So, Delta P=.013*312,000= 4,056 psi
Total pressure P+4056 or approx 5,000 psi.
An expansion tank is designed to absorb the change in volume as the water
heats up thus preventing such a significant increase in pressure. You don't
want the health of your system to be dependent on when a relief valve
decides to open.
Think auto cooling system as an analogy--water temp goes from say 60 to 190
F. The radiator cap cracks at 15 psi and the expanding fluid fills your
overflow tank. What do you think would happen if the radiator cap didn't
I fully understand the concept of bulk modulus & had already done the
calc for the increase in water volume based on the operating
conditions in my home.
your comment >>>>>You don't want the health of your system to be
dependent on when a relief valve decides to open <<<<<
but isn't this what we already do .....we depend on the T/P to prevent
water heater explosions?
adding another (pressure only) relief valve with a lower relief
pressure seems like it would be improving the system.....the relief
valve with the lower setting will let go before the T/P
valve.........the expansion tank only has so much volume.so a stuck T/
P.would be real trouble.
some plastic component in the cooling system would fail or a hose
would blow :)
I've been watching my relief valve & it only releases a few ozs per
day .......The worst case of using all the hot water doesn't seem to
generated all that much "dump water"
I'm wondering where all this expansion is going
(valve that prevents backflow into the city supply) have the potential to
reach the level of destructive pressures noted in my post. Without this
valve at the inlet, I think that the T/P valve would rarely, if ever, come
into play since the city inlet essentially acts as a giant sized expansion
tank.. With respect to putting another relief valve in the system at a lower
pressure than the T/P----how does that improve the system? True, you've
dropped the max system pressure from maybe 125 psi to "whatever"---but it's
redundant and serves no useful purpose other than having one valve as a
backup the other. T/P and relief valves come into play so infrequently that
they are notorious for leaking once they are cracked open.
The expansion tank is a better solution since it has the capacity to handle
changes in volume associated with the heating of the water without having to
vent overboard. Worst case scenario (and this is a big stretch) is that the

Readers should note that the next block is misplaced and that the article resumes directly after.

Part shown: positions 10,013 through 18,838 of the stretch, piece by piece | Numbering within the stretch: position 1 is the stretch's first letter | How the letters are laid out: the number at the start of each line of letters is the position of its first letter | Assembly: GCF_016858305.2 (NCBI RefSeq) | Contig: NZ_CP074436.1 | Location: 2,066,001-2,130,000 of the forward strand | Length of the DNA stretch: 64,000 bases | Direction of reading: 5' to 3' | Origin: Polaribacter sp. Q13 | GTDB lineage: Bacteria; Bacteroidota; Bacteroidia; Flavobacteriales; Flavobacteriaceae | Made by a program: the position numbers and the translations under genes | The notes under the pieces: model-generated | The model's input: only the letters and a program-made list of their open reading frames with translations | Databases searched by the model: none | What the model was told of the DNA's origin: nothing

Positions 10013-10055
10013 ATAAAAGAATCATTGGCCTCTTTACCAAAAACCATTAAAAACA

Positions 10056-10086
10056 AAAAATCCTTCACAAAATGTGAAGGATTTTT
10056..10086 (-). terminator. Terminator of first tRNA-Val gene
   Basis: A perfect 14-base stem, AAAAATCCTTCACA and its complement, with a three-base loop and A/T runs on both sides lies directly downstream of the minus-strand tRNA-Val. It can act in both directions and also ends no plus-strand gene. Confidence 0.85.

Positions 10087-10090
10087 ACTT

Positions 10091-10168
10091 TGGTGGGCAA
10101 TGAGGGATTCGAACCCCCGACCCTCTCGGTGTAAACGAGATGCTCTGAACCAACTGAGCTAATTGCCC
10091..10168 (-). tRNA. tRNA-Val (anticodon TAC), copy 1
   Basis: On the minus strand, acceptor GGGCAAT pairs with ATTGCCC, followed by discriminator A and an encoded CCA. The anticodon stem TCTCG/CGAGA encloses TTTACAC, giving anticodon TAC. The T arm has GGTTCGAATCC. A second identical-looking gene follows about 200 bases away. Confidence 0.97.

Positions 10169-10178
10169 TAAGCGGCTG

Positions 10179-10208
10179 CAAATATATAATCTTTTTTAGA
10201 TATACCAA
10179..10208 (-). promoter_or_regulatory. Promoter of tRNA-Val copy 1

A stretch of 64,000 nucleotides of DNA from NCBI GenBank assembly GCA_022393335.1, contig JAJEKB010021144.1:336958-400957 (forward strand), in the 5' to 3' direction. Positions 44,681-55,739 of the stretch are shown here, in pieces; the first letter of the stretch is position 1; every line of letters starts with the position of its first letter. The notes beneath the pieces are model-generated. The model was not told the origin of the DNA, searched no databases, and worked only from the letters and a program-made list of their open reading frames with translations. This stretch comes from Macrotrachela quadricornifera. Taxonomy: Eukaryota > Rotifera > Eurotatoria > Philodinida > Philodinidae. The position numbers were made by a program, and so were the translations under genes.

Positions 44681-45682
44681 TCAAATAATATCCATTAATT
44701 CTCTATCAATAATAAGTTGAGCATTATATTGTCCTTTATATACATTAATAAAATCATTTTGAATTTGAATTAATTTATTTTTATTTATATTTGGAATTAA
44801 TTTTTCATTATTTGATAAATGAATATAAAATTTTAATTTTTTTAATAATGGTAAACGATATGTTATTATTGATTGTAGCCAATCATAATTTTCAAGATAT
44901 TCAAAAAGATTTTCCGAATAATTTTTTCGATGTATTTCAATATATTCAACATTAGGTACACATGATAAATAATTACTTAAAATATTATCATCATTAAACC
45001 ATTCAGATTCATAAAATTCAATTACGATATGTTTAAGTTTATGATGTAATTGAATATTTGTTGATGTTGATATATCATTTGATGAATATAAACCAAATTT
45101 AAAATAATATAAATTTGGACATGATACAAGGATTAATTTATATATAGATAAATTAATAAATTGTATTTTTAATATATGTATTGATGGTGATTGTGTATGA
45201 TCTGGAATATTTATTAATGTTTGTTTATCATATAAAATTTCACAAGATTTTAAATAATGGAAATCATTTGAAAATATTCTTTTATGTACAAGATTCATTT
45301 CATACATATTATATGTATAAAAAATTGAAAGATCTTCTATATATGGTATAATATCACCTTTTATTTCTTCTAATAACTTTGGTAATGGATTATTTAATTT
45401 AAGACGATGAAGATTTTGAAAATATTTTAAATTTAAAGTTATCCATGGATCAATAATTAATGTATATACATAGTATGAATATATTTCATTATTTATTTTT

expansion tank uses it's total volume--then the T/P valve is there as a
backup to limit system pressure.
seems like a good idea excpet..
1) I would have the outlet outside (but the valve itself inside so it
won't freeze) so that in case the valve fails open, it does not flood
2) use a pressure only valve, not a temperature/pressure valve
It is amazing to me that there are not more problmes casued by this
closed system / thermal expansion situation.
And I think you are right, expansion tanks with a bladder eventually
fail, and those without a bladder, eventually get water logged as the
internal air gets absorbed into the water.
I live where freezing is not a problem so the valve can be exposed.
It is where I can see it & discharges into a flower bed.
The relief valve is pressure only
I guess I was just being lazy & cheap since the relief valve was way
cheaper than the expansion tank & easy to install.
toilet. I don't know if it is still available.
My pressure reduction valve has a backflow valve on it, so if the pressure
downstream exceeds the pressure upstream you get water flowing backwards to
relieve the pressure. Of course, if you have a backflow prevention valve
that won't help you any.
My supply is 90psi and I have the valve set to 55psi. When I let the hw
tank cool off and then turn it up higher than normal, the pressure in my
house never exceeds 85psi. I figure that is the worst case senerio, so I
don't see I will ever need the backflow valve and certainly not an expansion
You might want to try testing it before doing anything drastic.
I just re-did my domestic water service entrance and all the interior
fresh water plumbing.
I installed a pressure reducing valve (that has back flow bypass
capability) but I installed a check valve upstream of it to protect
the municipal supply from any back flow.
The city supply is about 75 psi but I've seen it as high as 90 so I
have my PRV set to 60.
With the closed system I needed some way to handle the expansion
pressure......I opted for the relief valve because I didn't like the
rubber bladder idea (why I don't know)
The plumber working on this with me was ok with the relief valve
instead of the expansion tank.
I guess we'll see how this all works out.
If you have hard water eventually it will stick either open or shut.
open will waste water and leak, closed stress everything till th
HWtanks T&P valve opens.
here we NEVER touch the T&P valve since once disturbed they always
I was told expansion tanks should be replaced when you replace the HW